Wendell Cox is a Visiting Professor, Conservatoire National des Arts et Metiers, Paris and the author of “War on the Dream: How Anti-Sprawl Policy Threatens the Quality of Life.

Photo: Freeway in Marseille (by author)

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Congestion versus Journey Time

It would be fascinating to also have the average journey to work time for these cities, to see how the ordering compared. It's quite possible that some of the more congested cities still had average shorter commute times if there is a closer match between home and work locations.

The "advantages" of high unemployment

It should be noted that the low-congestion cities in Spain do have the "advantage" of VERY high unemployment right now. The same goes for lightly-congested Malmo in Sweden - which also has an extraordinarily intense highway network.

All sorts of excuses are heard from certain activists, regarding the reasons for low traffic congestion and affordable housing in so many US cities - one of these is that the US is in a recession, its unemployment is high, and its house prices have crashed. My response to this is, is US unemployment all that different to any other country in the world right now? And regarding house prices, many US cities with the most affordable prices, never had a bubble in the first place. In contrast, even busted-arse high-unemployment cities like Liverpool that have urban growth containment, still have unaffordable housing.

NZ, the poster child for something

New Zealand would have to be the ultimate example of what happens when anti-car mythology prevails in policy making. Note they have some of the world's most unaffordable housing, too.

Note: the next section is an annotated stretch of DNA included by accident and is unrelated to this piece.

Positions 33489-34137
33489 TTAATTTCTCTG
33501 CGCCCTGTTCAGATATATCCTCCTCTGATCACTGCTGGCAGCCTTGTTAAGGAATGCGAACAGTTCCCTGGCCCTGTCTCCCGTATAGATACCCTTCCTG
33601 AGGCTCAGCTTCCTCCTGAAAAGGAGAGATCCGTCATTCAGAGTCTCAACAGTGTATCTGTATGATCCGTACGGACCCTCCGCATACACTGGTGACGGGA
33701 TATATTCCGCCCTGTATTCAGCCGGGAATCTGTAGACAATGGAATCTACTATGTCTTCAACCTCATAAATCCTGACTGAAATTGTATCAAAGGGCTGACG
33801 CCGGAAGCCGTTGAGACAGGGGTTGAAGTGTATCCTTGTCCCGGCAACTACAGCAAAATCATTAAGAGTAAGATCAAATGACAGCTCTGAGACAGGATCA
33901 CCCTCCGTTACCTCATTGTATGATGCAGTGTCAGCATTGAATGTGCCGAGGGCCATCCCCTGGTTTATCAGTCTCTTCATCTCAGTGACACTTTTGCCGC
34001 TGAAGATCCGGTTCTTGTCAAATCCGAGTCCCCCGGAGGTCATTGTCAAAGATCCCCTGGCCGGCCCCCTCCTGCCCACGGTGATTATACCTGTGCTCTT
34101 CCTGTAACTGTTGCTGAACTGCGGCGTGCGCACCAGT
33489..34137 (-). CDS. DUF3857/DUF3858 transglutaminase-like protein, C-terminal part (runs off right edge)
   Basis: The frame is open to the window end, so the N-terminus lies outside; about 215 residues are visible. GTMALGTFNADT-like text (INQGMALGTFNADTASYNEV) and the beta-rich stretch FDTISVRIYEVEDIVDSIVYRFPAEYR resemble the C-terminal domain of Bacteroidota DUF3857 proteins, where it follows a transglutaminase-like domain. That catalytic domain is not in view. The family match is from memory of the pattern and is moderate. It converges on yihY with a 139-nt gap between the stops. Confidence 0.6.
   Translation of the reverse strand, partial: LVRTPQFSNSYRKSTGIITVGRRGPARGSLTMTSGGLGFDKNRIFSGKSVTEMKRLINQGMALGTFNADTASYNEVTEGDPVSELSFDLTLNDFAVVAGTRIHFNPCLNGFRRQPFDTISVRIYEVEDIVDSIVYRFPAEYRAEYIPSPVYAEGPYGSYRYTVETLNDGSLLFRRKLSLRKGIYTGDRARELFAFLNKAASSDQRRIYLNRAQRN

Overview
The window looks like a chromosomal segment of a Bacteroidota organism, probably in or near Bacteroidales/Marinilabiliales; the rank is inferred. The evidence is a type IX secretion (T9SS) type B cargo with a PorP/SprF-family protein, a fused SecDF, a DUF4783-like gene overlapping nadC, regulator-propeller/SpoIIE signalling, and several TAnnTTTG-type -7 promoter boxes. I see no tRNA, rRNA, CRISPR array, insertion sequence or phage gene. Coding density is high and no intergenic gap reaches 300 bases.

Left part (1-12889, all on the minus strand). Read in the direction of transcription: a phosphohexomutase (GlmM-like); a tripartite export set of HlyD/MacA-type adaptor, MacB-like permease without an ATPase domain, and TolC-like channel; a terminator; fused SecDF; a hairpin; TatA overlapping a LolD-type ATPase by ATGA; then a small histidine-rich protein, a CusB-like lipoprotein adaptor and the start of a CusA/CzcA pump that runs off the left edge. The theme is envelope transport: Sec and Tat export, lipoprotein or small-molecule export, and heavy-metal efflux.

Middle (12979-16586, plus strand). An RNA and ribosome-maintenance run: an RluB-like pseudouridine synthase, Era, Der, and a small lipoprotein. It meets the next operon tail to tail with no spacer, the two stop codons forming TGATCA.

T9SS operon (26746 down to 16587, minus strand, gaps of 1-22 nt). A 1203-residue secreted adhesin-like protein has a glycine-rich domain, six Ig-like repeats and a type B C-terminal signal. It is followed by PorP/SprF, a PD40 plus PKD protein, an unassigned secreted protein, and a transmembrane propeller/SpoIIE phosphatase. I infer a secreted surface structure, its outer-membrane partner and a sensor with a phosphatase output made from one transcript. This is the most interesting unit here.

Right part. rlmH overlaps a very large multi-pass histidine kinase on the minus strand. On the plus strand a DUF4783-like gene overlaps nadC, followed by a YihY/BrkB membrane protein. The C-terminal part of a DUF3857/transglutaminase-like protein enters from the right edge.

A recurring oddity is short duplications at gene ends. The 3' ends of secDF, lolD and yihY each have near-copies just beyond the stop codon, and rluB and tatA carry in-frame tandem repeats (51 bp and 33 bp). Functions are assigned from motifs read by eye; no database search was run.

The percentage delay figures are one thing, but NZ looks even worse if you use the TomTom data for actual time lost in delay per 1 hour of driving at peak.

The "percentage delay" measure does not reflect the fact that a road network can be so inefficient that even off-peak travel is slower than it should be. By this measure, Auckland NZ scores 47 minutes per hour and Wellington scores 45 minutes - both considerably worse than North America's worst, and extraordinary for cities of 1.3 million and half a million respectively.

US cities that are too small to be included in the TomTom index as yet, such as Wichita and Boise and Provo-Orem, would show up Wellington as absurd as it is; I suspect these comparable US cities have delays of significantly under 10 minutes per hour of driving at peak.

Wellington will also be found to be an outlier among small 1st world cities for commuter rail mode share and the fiscal burden of subsidies for commuter rail. I believe a case could be made that diversion of public money from road spending to rail transit has a CAUSATIVE role in traffic congestion increases. Hopefully some enlightened analysts are working on this. I think Thomas Rubin is.

Auckland's minimal Public transport alternative

"New Zealand would have to be the ultimate example of what happens when anti-car mythology prevails in policy making"

That's a bold claim to make when Auckland's investment in public transport has been almost non-existent for much of the past 60 years.

The 1.8km Manukau rail spur, connecting Auckland's two largest urban centers, is the first new track since the 1930s.

Nothing about Auckland's development has been "anti-car"

Almost every dollar in capital investment in the Auckland Transport network between 1953 and 2002 was spent assisting car travel.

The problem is, even that spending was far too little for an urban area with Auckland's size and growth rate.

mode share


Wellington, at 65% mode share for private motor vehicles, is not at all an outlier.

Wellington in fact has higher mode share for private motor vehicles than the other cities in that table having a median of 56% and average of 55%.

A case could be made that the diversion of public money into road spending and away from alternatives has a CAUSATIVE role in traffic congestion increases.